For PR students and practitioners alike, listening to podcast can be an essential part in keeping up-to date with whats going on in your industry. For professionals, podcast can help them learn about whats new, whats under discussion, and what other people are doing. So, I would suggest for people, in any and every industry, to listen to podcasts.

This week we are discussing foursquare: What it is, how companies can benefit from it, and what are some of the potential dangers of using Foursquare (and other location-based services) for individual participants?

First, lets start with what foursquare is. Pete Cashmore, founder and CEO of Mashable is also contributing to CNN.com as a weekly columnist on social media and technology. He is undoubtably one of the go-to guys for anything and everything social media. In his CNN article he helps clarify what foursquare is. “The location-based mobile startup serves a simple purpose: It lets an individual share his or her location with a group of friends.” Foursquare has quickly caught on as the newest online addiction where you can “check-in”. When you “check-in” you let people know where you are or things to do for people in the are. “Foursquare will keep track of the things you’ve done, help you create To-Do lists and even suggest new experiences to seek out.” You earn points for checking in and can earn different badges. The most loyal patron can also become the “mayor”, which comes with perks. Many businesses are offering freebies to people who are the “mayor”.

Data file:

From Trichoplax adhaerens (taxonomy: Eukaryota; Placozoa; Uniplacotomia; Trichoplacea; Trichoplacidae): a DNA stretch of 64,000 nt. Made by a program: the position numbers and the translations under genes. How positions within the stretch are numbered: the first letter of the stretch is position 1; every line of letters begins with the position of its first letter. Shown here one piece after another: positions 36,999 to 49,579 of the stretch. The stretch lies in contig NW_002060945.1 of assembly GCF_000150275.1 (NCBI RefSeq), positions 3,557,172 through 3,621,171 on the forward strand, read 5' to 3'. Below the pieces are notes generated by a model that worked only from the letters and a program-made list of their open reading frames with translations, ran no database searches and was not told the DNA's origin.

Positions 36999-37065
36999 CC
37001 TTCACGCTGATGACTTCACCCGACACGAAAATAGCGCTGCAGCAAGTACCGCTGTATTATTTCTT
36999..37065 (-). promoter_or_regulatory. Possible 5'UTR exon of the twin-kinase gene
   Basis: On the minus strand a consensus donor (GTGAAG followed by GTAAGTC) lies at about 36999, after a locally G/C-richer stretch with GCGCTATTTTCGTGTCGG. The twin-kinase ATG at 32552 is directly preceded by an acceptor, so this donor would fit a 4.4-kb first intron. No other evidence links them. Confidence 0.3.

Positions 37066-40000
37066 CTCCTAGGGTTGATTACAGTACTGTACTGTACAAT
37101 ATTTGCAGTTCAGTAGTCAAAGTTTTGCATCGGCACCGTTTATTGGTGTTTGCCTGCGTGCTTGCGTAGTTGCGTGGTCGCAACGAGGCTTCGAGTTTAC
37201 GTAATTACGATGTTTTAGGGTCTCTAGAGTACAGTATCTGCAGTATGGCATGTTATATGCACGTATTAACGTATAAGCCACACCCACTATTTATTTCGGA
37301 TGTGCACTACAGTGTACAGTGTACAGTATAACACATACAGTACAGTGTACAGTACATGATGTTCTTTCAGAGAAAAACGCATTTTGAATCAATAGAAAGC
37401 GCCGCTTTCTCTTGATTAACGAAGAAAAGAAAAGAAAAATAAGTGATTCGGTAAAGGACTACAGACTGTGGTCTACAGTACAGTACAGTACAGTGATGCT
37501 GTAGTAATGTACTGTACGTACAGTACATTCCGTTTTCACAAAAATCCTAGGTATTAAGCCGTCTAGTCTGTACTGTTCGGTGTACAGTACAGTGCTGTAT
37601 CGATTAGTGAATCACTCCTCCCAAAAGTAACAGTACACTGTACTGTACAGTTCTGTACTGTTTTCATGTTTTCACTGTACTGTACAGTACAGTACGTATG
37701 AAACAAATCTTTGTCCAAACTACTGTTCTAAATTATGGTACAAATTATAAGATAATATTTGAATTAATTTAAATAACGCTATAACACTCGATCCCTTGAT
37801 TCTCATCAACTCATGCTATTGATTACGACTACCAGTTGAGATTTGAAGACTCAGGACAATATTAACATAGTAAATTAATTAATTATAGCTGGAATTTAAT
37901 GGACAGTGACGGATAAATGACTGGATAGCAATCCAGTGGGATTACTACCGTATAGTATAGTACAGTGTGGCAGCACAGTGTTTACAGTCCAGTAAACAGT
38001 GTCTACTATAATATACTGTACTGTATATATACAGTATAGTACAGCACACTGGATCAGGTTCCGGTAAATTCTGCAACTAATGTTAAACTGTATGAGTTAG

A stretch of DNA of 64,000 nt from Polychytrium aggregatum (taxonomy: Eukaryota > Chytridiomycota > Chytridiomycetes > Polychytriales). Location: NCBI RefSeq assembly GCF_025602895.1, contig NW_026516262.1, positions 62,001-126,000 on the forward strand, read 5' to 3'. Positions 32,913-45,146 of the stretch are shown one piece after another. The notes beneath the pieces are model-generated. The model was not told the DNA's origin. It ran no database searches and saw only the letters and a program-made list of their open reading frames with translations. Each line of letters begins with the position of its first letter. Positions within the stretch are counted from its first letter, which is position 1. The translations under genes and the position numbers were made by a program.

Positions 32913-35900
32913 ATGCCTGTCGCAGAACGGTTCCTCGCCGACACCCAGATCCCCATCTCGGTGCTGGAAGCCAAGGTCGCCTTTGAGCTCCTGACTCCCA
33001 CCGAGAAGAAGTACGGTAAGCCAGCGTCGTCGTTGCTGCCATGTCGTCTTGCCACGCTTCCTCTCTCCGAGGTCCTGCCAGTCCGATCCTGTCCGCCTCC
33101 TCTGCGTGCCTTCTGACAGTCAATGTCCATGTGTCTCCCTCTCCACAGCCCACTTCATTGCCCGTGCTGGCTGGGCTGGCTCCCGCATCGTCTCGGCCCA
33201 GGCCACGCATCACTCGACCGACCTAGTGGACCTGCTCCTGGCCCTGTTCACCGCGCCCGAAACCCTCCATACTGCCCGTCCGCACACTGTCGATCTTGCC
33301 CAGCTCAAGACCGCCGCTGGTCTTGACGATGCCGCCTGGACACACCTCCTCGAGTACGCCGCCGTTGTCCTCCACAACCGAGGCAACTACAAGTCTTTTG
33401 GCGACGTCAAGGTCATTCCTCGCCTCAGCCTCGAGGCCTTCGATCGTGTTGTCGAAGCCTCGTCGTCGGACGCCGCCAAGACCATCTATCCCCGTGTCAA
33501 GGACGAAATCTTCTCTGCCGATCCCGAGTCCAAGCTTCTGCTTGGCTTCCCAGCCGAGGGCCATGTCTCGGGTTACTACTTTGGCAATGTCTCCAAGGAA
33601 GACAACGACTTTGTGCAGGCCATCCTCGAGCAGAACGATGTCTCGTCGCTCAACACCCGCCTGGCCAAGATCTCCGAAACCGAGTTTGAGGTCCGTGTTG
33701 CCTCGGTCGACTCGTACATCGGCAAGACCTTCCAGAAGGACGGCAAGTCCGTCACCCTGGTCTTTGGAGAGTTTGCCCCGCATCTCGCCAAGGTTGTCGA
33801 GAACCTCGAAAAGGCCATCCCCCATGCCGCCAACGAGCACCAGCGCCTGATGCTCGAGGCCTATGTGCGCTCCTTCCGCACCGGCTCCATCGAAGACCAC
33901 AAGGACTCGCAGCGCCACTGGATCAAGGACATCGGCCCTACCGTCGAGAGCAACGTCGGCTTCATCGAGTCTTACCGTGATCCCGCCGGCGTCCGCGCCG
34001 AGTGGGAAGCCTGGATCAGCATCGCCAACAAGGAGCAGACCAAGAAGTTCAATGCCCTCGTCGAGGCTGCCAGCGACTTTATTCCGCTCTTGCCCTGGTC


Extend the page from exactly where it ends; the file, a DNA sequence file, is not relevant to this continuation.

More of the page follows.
Foursquare benefits companies, just as it benefits consumers. Consumer, as we have seen on all social networks, are turning to other consumers for information on businesses and where to take their patronage. Foursquare is consumer driven testimonies which lead to free advertising, promotion, and branding for companies. Just as Facebook hopes to link people with its brand through their fan page, foursquare allows customers to share with other where and how they spend their time. Companies benefit from these conversations, because instead of advertisers telling us what a company is all about, now our friends and family are informing us.